Bank of Canada raises benchmark interest rate to 1.5 per cent

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Poloz recently said the impacts of the U.S. Temporary factors are causing volatility in quarterly growth rates: the Bank projects a pick-up to 2.8 per cent in the second quarter and a moderation to 1.5 per cent in the third.

The rate is what banks pay for short-term loans, which affects what consumers pay for things like mortgages, lines of credit and savings accounts.

The Bank of Canada has increased its key interest rate by a quarter-point to 1.5 per cent in a move that was widely expected.

The Bank of Canada (BOC) raised its benchmark interest rate to 1.5% today, up from the 1.25% where it has sat for the last six months.

Overall, it still expects average growth of close to 2% over 2018-2020. He added that the unknowns around trade could also include positive developments such as the successful renegotiation of the North American Free Trade Agreement over the coming months.

If the trade dispute deteriorates further, resulting in something as damaging to the economy as auto tariffs, hiking the interest rate now would also give Poloz more flexibility to lower it down the road, if necessary.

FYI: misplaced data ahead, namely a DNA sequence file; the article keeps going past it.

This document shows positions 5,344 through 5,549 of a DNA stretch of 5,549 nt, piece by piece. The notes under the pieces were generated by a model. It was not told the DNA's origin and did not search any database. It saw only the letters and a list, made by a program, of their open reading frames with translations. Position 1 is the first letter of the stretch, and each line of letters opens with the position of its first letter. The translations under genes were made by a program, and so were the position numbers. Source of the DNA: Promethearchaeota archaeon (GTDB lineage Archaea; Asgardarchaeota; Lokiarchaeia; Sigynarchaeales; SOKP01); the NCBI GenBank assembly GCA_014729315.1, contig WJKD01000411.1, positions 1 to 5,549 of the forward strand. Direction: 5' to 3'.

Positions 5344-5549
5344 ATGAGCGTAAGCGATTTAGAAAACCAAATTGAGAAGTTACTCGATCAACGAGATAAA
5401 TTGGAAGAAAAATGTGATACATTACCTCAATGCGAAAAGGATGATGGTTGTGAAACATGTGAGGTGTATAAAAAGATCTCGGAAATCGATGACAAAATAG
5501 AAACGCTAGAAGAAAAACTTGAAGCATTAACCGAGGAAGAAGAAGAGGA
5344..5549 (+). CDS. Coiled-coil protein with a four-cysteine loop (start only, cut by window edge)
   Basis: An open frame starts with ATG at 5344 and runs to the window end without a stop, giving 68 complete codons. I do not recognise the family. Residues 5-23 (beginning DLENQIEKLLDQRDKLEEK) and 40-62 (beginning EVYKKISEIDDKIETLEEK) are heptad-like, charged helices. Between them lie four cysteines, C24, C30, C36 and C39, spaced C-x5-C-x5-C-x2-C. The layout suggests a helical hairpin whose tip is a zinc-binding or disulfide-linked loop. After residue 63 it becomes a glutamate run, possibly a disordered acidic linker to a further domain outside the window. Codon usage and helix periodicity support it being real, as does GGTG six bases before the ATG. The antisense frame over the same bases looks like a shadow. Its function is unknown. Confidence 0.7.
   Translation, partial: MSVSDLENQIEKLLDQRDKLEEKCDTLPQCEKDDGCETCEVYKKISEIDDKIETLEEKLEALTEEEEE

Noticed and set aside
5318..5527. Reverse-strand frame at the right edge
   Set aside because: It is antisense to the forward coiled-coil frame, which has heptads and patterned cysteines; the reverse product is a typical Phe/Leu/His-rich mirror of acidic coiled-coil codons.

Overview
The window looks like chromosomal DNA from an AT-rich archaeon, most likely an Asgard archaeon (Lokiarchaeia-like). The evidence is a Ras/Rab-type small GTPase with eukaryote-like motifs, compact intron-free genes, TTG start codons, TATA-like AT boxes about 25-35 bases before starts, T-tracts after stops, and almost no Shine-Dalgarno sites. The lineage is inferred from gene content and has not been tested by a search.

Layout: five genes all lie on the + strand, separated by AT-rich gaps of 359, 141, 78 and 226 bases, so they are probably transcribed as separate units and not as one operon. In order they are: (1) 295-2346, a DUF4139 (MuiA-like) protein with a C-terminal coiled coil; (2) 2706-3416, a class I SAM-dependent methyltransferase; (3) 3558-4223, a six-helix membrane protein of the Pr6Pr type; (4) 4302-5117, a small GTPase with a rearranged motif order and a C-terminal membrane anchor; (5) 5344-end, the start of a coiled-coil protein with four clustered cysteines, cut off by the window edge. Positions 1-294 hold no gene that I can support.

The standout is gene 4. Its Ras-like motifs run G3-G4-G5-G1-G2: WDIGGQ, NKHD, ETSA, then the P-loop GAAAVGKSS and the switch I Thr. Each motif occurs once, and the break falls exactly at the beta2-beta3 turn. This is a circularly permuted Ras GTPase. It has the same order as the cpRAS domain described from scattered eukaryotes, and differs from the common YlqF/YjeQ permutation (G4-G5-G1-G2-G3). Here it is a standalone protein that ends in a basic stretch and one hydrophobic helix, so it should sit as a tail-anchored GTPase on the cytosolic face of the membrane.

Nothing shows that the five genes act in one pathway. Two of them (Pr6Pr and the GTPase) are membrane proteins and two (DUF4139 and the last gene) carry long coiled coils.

However, the negative blow of the trade policies recently put in place are to be largely offset by the positives for Canada from higher oil prices, which are above US$73 per barrel, and the stronger USA economy, the bank said.

Aside from the US trade threat, there isn't much to keep the Bank of Canada on hold, added Brett House, deputy chief economist for Scotiabank Economics.

"My experience having come from Ireland five years ago is I've experienced recession and I've experienced interest hikes before so I'm cautious at this stage", said van Dijk.

TD senior economist Brian DePratto wrote in a note to clients Wednesday that the messaging is consistent with a central bank that's "committed to a rate hike cycle, but leaves sufficient room to adjust to evolving events". The Bank estimates that underlying wage growth is running at about 2.3 per cent, slower than would be expected in a labour market with no slack.

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